The state will take over entirely the debt of local councils of towns with a population of 5,000 or less, and a part of debt amassed by bigger municipalities, too, Viktor Orban said, addressing an event organised by his ruling Fidesz party.
The assistance will be calculated based on per capita local tax revenues, in a way that richer municipalities will be given less help, he said, adding that the extent of that help is in a range of 40-70 percent of the debt, depending on how much the given municipality collects from local tax.
Orban said it was time the government tackled the question of municipal debt and “saved localities”.
He said under the Socialist governments of 2002-2010, people and local governments were “systematically pushed into debt” and people close to the government then profited from this.
Orban said it must be prevented that local councils work up debt again.
Small towns of 5,000 heads and below shared 97.3 billion forints of debt, or 8 percent of all local council debt, a statement from the prime minister’s press office said. This will be taken over entirely.
Orban said that saving local councils from the “debt trap” will help them recover their independence. He added, however, that in order to prevent debts from again accumulating in the future, the entire system of local councils must be reformed. They should be given only those tasks that they are capable of fulfilling. The state will only support projects that enable rational development in the localities and the councils can also contribute to from their own resources, Orban said.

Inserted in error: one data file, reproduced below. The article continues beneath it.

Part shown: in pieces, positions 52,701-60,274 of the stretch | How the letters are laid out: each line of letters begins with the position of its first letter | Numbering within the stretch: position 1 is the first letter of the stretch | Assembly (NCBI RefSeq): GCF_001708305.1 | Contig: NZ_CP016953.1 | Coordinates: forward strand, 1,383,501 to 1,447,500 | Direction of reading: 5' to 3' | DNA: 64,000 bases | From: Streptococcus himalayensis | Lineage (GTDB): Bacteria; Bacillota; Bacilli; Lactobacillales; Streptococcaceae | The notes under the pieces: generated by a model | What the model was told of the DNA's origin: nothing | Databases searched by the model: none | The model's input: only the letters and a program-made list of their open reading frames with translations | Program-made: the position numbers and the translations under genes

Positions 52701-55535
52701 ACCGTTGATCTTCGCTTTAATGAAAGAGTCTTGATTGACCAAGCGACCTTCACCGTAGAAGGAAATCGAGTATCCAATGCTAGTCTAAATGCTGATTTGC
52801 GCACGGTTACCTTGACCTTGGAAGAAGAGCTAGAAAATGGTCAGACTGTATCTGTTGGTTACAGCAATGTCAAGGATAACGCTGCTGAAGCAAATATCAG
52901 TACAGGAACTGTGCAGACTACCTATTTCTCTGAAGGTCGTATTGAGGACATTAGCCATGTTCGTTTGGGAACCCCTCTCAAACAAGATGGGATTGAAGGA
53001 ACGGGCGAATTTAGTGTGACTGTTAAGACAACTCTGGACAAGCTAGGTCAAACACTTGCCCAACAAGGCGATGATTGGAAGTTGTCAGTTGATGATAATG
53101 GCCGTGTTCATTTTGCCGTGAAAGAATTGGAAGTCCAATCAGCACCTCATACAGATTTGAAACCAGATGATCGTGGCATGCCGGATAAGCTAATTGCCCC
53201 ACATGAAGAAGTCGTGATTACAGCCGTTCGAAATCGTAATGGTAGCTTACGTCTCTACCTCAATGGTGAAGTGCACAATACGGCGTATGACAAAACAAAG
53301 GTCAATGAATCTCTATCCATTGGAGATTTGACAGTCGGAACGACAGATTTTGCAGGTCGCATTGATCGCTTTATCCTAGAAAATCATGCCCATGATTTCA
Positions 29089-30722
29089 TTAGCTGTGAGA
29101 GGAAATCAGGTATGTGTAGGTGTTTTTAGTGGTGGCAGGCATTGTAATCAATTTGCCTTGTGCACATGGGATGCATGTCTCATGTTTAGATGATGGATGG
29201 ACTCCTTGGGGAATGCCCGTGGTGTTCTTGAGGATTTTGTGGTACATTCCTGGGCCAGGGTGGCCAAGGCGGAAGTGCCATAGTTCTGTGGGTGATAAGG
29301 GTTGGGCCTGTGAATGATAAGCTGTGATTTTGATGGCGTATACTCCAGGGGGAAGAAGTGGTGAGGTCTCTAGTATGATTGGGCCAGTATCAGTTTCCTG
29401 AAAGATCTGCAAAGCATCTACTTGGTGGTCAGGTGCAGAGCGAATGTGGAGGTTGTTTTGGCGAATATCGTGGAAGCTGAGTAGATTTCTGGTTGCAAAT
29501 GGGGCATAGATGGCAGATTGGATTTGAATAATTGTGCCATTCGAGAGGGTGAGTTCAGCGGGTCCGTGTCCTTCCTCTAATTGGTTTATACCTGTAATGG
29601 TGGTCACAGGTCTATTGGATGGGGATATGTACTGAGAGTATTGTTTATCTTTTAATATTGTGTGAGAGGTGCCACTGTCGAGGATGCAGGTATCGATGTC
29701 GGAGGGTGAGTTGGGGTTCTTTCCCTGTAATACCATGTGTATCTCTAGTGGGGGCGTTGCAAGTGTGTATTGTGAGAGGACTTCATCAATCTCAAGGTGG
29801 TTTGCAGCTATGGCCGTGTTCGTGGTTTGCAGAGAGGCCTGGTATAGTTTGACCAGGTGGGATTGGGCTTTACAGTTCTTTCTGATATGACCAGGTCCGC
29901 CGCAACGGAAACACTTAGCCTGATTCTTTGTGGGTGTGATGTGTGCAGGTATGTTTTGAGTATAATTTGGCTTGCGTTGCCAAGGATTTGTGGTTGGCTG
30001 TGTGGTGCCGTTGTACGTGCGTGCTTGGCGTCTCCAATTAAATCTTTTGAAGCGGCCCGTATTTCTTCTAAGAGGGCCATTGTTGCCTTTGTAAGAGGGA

Municipalities of localities with a 5,000 plus headcount [of which there are 283] will get 514.8 billion forints worth of debt taken over in varying degrees, depending on how much their local tax revenue deviates from the average of their town category [based on size, population and other factors].
Hungary’s local councils have accrued 1,216.5 billion forints of debt over the years.
Fidesz executive deputy head and mayor of Debrecen in eastern Hungary Lajos Kosa said local councils maintained a stable alliance with the cabinet and parliament. The local councils have now asked the cabinet to create a closed system which enables them in the long term to finance operating costs from their revenues, he added.
Fidesz deputy head and mayor of Budapest’s 12 district Zoltan Pokorni said that different types of loans used by local councils should not be confused and the problems have resulted from the use of operating loans which have pushed the local councils into a debt spiral.
Head of the main opposition Socialists’ board and mayor of Szeged in southern Hungary Laszlo Botka said that the measures announced by Orban included many uncertainties and they may benefit mostly Fidesz-run local councils that have issued large amounts of bonds denominated in Swiss francs in the past five or six years.
He added that the local council reform will practically result in the elimination of local council activities in villages because they will completely lose their institutions and revenues.